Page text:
When Should I Get my Hearing Tested?

Woman with short curly hair reading about hearing tests on her phone contemplating scheduling and exam

When should you get a hearing test? You need a hearing test if you have any of these four warning signs.

Recently, my kids complained about how loud my TV was. And guess what I said. I said, “What”? It was a joke. I thought it was funny. But it also wasn’t. I have needed to turn the TV up louder and louder as of late. And I began to wonder: should I have my hearing tested?

It really doesn’t make much sense to neglect getting a hearing test. Hearing assessments don’t cause you any discomfort, they’re non-invasive, and there’s no radiation. It’s really just that you haven’t made time for it.

You should really be more vigilant about staying on top of your hearing because, if left unchecked, it can impact your overall health.

There are lots of good reasons why hearing assessments are important. Even slight hearing loss can have an impact on your health and it’s virtually impossible to recognize early hearing loss without a hearing test.

So when should you have a hearing test? Here are some signs that it’s time.

Signs you should get a hearing test

It’s time to get a professional hearing assessment if you’ve been experiencing signs of hearing loss recently. Naturally, if things are difficult to hear, that’s a pretty solid indication of hearing loss.

But some of the other signs of hearing loss are more subtle:

  • It seems like people are mumbling when they talk: Sometimes, it’s clearness not volume you have to worry about. One of the first indications of hearing loss is trouble making out conversations. If you experience this happening more often, you might want to make an appointment for a hearing test.
  • You’re always missing text messages: Your cellphone (or mobile device, as they’re called now) is designed to be loud. So if you keep finding text messages or calls that you missed, it’s probably because you couldn’t hear them. And if you’re unable to hear your mobile device, what else might you be missing?
  • You have a difficult time hearing when you’re in a noisy environment: Have you ever been to a busy or loud room and had difficulty hearing the conversation because of all the ambient noise? If this seems familiar you could be experiencing hearing loss. As your hearing progresses from healthy to impaired, one of the first warning signs is the loss of the ability to isolate specific sounds.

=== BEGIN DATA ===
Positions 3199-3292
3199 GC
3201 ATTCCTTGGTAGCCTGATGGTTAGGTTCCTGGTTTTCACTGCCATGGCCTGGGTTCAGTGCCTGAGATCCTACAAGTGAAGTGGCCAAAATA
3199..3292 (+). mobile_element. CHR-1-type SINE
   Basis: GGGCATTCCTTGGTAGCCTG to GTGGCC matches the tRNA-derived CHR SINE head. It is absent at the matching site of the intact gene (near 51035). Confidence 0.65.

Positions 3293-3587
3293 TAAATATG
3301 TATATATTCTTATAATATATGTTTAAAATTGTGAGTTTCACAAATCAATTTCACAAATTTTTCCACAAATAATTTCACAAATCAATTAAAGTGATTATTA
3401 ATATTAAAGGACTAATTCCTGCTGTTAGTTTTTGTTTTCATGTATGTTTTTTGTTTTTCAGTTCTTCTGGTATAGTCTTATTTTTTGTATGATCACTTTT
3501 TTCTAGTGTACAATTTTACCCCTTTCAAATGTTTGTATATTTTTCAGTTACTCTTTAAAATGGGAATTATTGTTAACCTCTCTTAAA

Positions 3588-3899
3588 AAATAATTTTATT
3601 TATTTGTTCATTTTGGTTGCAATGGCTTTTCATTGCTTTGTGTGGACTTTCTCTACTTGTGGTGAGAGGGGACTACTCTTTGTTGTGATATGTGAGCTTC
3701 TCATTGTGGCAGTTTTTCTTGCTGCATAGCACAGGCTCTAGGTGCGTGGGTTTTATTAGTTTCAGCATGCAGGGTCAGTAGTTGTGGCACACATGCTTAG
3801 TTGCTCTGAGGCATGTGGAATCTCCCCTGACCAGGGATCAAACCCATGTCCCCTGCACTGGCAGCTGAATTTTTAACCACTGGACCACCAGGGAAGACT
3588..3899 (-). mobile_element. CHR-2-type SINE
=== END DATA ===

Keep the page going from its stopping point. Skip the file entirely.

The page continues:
• Ringing that won’t go away: A common sign of injured hearing is a ringing in the ears, also called tinnitus. Ringing in the ear might or might not indicate hearing loss. But it’s certainly an indication that you should schedule a hearing test.

Here are some other situations that indicate you should make an appointment for a hearing screening:

  • You can’t easily detect where specific sounds are coming from
  • You take specific medications that can harm your hearing
  • You have vertigo
  • You have a buildup of ear wax you’re body can’t clear by itself
  • you’re experiencing an ear infection and it won’t go away

This checklist is certainly not exhaustive. There are other instances of red flags (if, for example, the volume on your TV is maxed out and you still wish it could go just a little bit louder). But any one of these signs is worth following up on.

Routine examinations

But what if, to your knowledge, you haven’t encountered any of these possible symptoms of hearing loss? Is there a guideline for how often you should schedule a hearing exam? With all of the other guidelines for everything, this one seems like a no-brainer. Well, yes, there are recommendations.

  • Get a baseline test done sometime after you’re 21. That way, you’ll have a baseline of your mature hearing.
  • If your hearing is healthy, have hearing examinations or tests every three years or so. That can be a long time to pay attention to, so make certain they’re noted in your medical records somewhere.
  • If you notice signs of hearing loss, you will want to get it tested right away, and then annually after that.

It will be easier to identify any hearing loss before any warning signs become obvious with regular examinations. You will have a better chance of preserving your hearing over time the sooner you get examined. Which means, you should probably turn your TV down and schedule a hearing assessment.

The site information is for educational and informational purposes only and does not constitute medical advice. To receive personalized advice or treatment, schedule an appointment.